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Yahoo!, involving alleged click fraud and other types of online adverting fraud, plaintiffs overlook the substantial differences between these cases and the case at bar. Unlike the instant case, the cases referenced by plaintiffs are not securities class actions. While the plaintiffs in this case are stockholders who allege that defendants injured them by unlawfully manipulating Yahoo! stock price and making material misrepresentations about the company upon which they relied in deciding to purchase Yahoo! shares, in the foregoing cases referenced by plaintiffs, the plaintiffs are advertisers who allege that Yahoo! defrauded them by engaging in various schemes to inflate their advertising charges. Thus, the factual and legal questions raised in this case on the one hand, and these [*24] other cases, on the other hand, are wholly different. The presence of these other class actions in the Central District do not militate against the transfer of the instant action. 5 5 Although on May 31, 2007, the Court consented to the transfer of this action as one related to In re Yahoo!, CV-06-2737 CAS (FMOx), the Court did so based on the representation of counsel that the case is related. At that time, the Court did not consider the application of the § 1404(a) factors. Other considerations bearing on the interests of justice favor transfer. Because this is a securities fraud action, plaintiffs' claims are based on defendants' alleged misrepresentations and omissions, which "are deemed to 'occur' in the district where they are transmitted or withheld, not where they are received." In re Nematron Corp. Secs. Liti., 30 F. Supp. 2d 397, 404 (S.D.N.Y. 1998); In re Hanger Orthopedic Group, Inc., 418 F. Supp. 2d 164, 169 (E.D.N.Y. 2006). Plaintiffs contend that their claims give rise to contacts in the Central District because their allegations are based on the failed efforts to integrate Overture into Yahoo!'s business, the problems with Project Panama, and the click fraud that occurred [*25] at Overture -- all of which allegedly occurred in the Central District. However, plaintiffs do not dispute that the defendants' allegedly false public statements regarding Yahoo!'s revenues and performance predominantly occurred in the Northern District. While evidence involving Project Panama, Overture, and its employees is likely to play a role in this action, this case turns on the allegedly false public statements and the decisions made by Yahoo!'s senior management,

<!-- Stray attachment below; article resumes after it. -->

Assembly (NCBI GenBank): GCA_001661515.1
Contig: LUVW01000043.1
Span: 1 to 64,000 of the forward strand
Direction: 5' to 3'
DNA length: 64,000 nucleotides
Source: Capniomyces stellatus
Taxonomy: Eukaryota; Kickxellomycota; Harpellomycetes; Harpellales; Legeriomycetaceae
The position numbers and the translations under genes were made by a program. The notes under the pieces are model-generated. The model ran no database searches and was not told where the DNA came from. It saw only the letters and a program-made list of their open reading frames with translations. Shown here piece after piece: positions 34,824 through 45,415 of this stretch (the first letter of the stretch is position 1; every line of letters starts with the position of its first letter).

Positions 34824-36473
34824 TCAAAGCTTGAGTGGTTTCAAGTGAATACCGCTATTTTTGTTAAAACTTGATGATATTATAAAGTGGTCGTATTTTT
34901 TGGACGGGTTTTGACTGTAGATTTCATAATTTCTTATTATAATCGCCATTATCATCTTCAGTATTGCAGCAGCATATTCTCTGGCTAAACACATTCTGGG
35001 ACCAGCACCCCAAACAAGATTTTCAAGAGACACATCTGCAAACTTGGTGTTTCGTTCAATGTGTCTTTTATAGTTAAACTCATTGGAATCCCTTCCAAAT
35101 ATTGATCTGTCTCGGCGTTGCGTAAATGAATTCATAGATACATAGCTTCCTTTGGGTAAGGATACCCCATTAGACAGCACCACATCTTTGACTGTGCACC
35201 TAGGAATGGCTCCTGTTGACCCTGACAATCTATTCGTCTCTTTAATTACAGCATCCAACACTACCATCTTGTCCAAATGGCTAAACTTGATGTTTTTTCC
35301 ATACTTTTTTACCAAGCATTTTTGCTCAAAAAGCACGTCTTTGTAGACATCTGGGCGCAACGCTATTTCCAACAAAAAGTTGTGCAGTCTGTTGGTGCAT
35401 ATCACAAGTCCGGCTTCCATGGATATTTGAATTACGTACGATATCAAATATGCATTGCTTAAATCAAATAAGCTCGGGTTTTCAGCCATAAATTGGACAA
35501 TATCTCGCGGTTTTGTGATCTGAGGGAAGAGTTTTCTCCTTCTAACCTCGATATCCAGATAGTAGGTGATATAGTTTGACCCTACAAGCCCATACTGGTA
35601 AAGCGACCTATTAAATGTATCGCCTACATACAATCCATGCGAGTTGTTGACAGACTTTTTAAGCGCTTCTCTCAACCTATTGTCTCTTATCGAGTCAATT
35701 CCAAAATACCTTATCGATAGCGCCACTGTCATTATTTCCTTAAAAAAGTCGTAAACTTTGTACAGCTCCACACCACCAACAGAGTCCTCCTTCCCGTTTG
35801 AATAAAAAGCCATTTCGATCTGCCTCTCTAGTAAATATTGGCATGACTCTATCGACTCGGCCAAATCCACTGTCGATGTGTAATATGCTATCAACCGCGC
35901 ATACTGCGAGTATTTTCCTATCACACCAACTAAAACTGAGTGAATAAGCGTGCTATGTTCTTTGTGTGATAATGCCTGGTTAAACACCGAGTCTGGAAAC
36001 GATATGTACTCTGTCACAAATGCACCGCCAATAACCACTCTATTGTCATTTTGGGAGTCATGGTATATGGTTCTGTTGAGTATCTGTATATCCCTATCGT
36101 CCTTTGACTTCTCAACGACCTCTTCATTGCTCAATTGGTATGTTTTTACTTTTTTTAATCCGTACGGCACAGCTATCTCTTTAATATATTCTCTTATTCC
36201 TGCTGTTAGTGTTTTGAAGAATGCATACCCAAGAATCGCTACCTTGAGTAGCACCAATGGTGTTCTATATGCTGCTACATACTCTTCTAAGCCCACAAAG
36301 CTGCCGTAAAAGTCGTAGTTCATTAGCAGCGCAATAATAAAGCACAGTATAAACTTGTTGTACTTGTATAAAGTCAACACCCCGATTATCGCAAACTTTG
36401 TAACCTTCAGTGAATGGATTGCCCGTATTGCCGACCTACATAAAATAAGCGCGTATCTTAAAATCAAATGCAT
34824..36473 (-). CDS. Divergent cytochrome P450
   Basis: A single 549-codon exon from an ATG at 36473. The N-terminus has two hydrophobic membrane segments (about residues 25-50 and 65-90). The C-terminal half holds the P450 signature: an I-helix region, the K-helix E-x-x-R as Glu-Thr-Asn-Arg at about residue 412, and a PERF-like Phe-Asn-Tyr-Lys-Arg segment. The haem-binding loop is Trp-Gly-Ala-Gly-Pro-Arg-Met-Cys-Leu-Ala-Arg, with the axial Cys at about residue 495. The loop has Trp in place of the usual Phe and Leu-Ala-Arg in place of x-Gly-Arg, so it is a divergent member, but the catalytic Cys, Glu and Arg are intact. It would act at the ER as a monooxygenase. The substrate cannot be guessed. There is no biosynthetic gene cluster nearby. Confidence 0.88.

which indisputably occurred at Yahoo!'s headquarters. Because Yahoo!'s headquarters is the "factual center of this case, and the locus of all relevant decisionmaking," plaintiffs' claims have stronger contacts with the Northern District. In re AtheroGenics Sec. Litig., 2006 U.S. Dist. LEXIS 15786, at *12 (S.D.N.Y. 2006); In re Connetics Sec. Litig., 2007 U.S. Dist. LEXIS 38480, at *23 (S.D.N.Y. 2007) ("the operative facts are centered around the Northern District of California, wherein the defendants allegedly issued the misrepresentations that constitute the basis of this litigation. Thus, the location of the operative facts weighs heavily in favor of a transfer of venue."); Wojtunik v. Kealy, 2003 U.S. Dist. LEXIS 14734, at *17, n.7 (E.D. Pa. 2003) [*26] ("the nature of the action occurred in Arizona, where [the defendant] was based, since the misrepresentations and fraud would have occurred at [the defendant's] headquarters in Arizona, not where the engineering group was located."); see also In re Hanger Orthopedic, 418 F. Supp. 2d at 168 *8-*9 (noting that while there is no "per se rule requiring or presumptively favoring the transfer of a securities-fraud action to the district where the issuer is headquartered," nevertheless, "as a practical matter, such transfers are routine."). Additionally, considerations regarding access to sources of proof weigh in favor of transfer. Defendants assert that Yahoo!'s corporate books and records are kept at its headquarters, including most of its documents relating to financial reporting. Kothari Decl. PP 5-7, 9, 10, 12-13. Defendants further assert that Yahoo!'s financial database and records regarding insiders' stock transactions in Yahoo! stock are maintained at its headquarters. Id. P 14. By contrast, plaintiffs state that relevant documents are located in the Central District, but they do not identify these documents or discuss how they are important to this action. "Although the location of [*27] relevant documents may be of less significance in light of modern copying and reproduction technologies, it nonetheless retains at least some relevance to the venue inquiry." In re Connetics, 2007 U.S. Dist. LEXIS 38480, at *16. On balance, the Court, in its discretion, finds and concludes that the interests of justice weigh in favor of transferring this action. Likewise, the convenience of the parties and the witnesses factors favor granting defendants' motion to transfer. The Court GRANTS defendants' motion to transfer this action to the Northern District of California.
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III. CONCLUSION In accordance with the foregoing, the Court GRANTS defendants' motion to transfer this action to the
Northern District of California. IT IS SO ORDERED.